In thus marching to the west, the minister of the Babylonian god of death approaches the country in which another angel of pestilence was seen by the king of Israel.

“By the threshing-floor of Araunah the Jebusite,” David had beheld the angel of the Lord “stretching out his hand upon Jerusalem to destroy it.”

As in Babylon, so too in Israel, the plague had been a visitation for the sins of man. It was the instrument of God’s anger wielded by the hands of his angel-minister. That same angel-minister had once before stood before Balaam, and with a drawn sword in his hand had threatened the Syrian prophet with death.

He was not a demon from the lower world, like the old Chaldean plague-spirit Namtar; he was not the inexorable law of destiny, before whom even the gods had to submit their wills; but a member of the celestial hierarchy, the messenger of a beneficent God.

He came to destroy, but it was to destroy the guilty. The sins of man, and not the malevolence or passionless law of a supernatural being, brought death and suffering into the world. The Babylonian legend of Nerra, like the records of the Old Testament, tells the same tale as the Babylonian story of the Deluge.”

A.H. Sayce, Lectures on the Origin and Growth of Religion as Illustrated by the Religion of the Ancient Babylonians, 5th ed., London, 1898, pp. 312-4.

Excerpts from the Epic of Gilgamesh

” … Pir-napishtim made answer, reminding the pilgrim that all men must die. Men built houses, sealed contracts, disputed one with another, and sowed seeds in the earth, but as long as they did so and the rivers rose in flood, so long would their fate endure. Nor could any man tell when his hour would come. The god of destiny measured out the span of life: he fixed the day of death, but never revealed his secrets.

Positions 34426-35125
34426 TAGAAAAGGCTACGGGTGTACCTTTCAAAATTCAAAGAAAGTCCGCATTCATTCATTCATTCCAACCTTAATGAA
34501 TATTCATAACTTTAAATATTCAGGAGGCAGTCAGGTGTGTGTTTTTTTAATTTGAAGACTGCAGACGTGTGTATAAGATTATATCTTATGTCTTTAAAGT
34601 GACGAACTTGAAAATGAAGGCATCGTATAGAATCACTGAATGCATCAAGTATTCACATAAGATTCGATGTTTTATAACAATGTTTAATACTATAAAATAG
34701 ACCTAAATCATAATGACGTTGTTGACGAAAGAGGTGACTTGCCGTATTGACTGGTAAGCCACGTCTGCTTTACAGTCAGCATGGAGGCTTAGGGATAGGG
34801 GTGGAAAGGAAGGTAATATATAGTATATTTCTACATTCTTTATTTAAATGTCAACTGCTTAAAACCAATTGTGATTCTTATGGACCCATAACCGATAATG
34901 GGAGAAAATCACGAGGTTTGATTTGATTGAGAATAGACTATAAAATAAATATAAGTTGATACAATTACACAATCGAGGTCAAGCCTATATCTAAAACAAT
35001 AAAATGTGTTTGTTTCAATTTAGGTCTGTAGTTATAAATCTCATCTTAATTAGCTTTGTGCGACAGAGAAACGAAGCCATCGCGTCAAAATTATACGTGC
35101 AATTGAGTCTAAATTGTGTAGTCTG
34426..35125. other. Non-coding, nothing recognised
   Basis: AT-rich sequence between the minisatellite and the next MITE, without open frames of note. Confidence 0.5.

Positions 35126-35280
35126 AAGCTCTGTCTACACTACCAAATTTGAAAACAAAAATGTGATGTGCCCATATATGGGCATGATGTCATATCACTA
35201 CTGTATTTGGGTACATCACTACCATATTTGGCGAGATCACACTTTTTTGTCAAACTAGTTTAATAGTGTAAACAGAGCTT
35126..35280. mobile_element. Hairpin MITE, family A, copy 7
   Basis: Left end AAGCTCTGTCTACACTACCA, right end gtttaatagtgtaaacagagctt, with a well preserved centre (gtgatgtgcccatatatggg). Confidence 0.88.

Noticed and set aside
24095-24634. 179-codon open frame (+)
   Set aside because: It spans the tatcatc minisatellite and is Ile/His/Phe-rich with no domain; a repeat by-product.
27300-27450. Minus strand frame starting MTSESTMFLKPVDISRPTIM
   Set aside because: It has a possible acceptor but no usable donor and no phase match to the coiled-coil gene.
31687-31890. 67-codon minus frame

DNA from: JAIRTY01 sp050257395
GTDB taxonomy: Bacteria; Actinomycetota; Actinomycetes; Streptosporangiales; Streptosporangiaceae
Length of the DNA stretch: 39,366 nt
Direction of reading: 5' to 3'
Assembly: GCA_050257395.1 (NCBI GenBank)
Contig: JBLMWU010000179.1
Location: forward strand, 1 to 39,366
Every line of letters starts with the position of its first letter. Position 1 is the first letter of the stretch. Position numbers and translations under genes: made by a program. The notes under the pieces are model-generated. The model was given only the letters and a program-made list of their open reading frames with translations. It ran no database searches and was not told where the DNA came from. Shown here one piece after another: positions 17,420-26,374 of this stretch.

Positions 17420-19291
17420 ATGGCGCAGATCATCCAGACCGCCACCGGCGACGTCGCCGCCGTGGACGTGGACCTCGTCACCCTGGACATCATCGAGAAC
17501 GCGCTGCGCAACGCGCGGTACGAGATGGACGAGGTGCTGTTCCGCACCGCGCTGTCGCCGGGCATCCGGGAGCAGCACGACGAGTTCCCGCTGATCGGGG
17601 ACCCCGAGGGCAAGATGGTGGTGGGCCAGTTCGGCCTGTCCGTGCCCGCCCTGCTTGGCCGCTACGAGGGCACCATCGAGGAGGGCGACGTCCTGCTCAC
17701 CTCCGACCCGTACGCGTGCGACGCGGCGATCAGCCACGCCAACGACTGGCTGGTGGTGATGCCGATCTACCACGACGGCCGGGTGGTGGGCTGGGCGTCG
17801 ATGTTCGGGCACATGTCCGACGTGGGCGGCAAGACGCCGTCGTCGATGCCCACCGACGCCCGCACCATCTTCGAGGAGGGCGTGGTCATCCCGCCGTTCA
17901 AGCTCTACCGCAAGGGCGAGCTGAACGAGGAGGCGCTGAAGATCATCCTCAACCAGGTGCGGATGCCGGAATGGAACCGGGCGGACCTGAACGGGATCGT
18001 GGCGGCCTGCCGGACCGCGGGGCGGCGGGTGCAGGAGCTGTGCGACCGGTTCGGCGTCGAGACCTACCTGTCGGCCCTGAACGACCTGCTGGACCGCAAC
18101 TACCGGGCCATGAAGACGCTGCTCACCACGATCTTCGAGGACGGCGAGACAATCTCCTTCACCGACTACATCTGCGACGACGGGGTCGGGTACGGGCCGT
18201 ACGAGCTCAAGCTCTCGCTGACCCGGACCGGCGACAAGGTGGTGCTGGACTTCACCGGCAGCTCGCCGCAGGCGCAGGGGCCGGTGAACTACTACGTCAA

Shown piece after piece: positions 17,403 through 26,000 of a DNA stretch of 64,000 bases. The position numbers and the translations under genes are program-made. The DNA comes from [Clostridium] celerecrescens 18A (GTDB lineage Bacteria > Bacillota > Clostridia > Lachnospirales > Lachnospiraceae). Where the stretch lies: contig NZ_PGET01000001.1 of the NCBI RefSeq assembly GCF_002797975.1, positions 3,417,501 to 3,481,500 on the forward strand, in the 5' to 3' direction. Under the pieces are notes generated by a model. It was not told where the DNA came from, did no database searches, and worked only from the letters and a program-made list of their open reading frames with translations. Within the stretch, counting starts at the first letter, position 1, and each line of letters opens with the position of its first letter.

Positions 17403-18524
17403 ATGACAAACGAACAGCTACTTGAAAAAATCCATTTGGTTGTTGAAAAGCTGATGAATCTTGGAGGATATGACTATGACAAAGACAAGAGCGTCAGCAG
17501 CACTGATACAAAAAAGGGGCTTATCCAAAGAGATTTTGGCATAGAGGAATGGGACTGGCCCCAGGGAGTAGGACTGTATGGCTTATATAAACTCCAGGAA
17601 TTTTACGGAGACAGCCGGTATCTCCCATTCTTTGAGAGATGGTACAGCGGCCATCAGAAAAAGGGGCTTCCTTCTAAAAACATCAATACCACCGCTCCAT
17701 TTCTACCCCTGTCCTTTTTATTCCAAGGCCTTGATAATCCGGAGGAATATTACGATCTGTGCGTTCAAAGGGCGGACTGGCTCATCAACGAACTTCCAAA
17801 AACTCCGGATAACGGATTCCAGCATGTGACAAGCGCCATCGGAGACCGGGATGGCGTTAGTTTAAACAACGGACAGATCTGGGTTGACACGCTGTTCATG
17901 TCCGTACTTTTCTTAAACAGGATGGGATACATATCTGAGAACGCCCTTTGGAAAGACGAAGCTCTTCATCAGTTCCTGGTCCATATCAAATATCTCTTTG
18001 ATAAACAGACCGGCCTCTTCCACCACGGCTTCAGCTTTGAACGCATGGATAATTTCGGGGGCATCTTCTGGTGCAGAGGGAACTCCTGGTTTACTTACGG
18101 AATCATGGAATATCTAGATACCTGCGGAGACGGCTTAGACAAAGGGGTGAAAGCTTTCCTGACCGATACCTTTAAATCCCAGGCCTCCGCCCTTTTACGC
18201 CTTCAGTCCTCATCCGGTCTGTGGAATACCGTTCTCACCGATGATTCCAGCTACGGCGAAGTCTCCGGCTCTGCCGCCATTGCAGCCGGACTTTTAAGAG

Gilgamesh then asked Pir-napishtim how it chanced that he was still alive. “Thou hast suffered no change,” he said, “thou art even as I am. Harden not thy heart against me, but reveal how thou hast obtained divine life in the company of the gods.”

Pir-napishtim thereupon related to his descendant the story of the deluge … The gods had resolved to destroy the world, and Ea in a dream revealed unto Pir-napishtim how he could escape. He built a ship which was tossed about on the waters, and when the world had been destroyed, Bel discovered him and transported him to that island in the midst of the Sea of Death.

Gilgamesh sat in the boat listening to the words of his ancestor. When the narrative was ended, Pir-napishtim spoke sympathetically and said: “Who among the gods will restore thee to health, O Gilgamesh? Thou hast knowledge of my life, and thou shalt be given the life thou dost strive after. Take heed, therefore, to what I say unto thee. For six days and seven nights thou shalt not lie down, but remain sitting like one in the midst of grief.”

Gilgamesh sat in the ship, and sleep enveloped him like to a black storm cloud.

Pir-napishtim spoke to his wife and said: “Behold the hero who desireth to have life. Sleep envelops him like to a black storm cloud.”

To that lone man his wife made answer: “Lay thine hand upon him so that he may have perfect health and be enabled to return to his own land. Give him power to pass through the mighty door by which he entered.”

Then Pir-napishtim addressed his wife, saying: “His sufferings make me sad. Prepare thou for him the magic food, and place it near his head.”

On the day when Gilgamesh lay down, the food was prepared by seven magic processes, and the woman administered it while yet he slept. Then Pir-napishtim touched him, and he awoke full of life.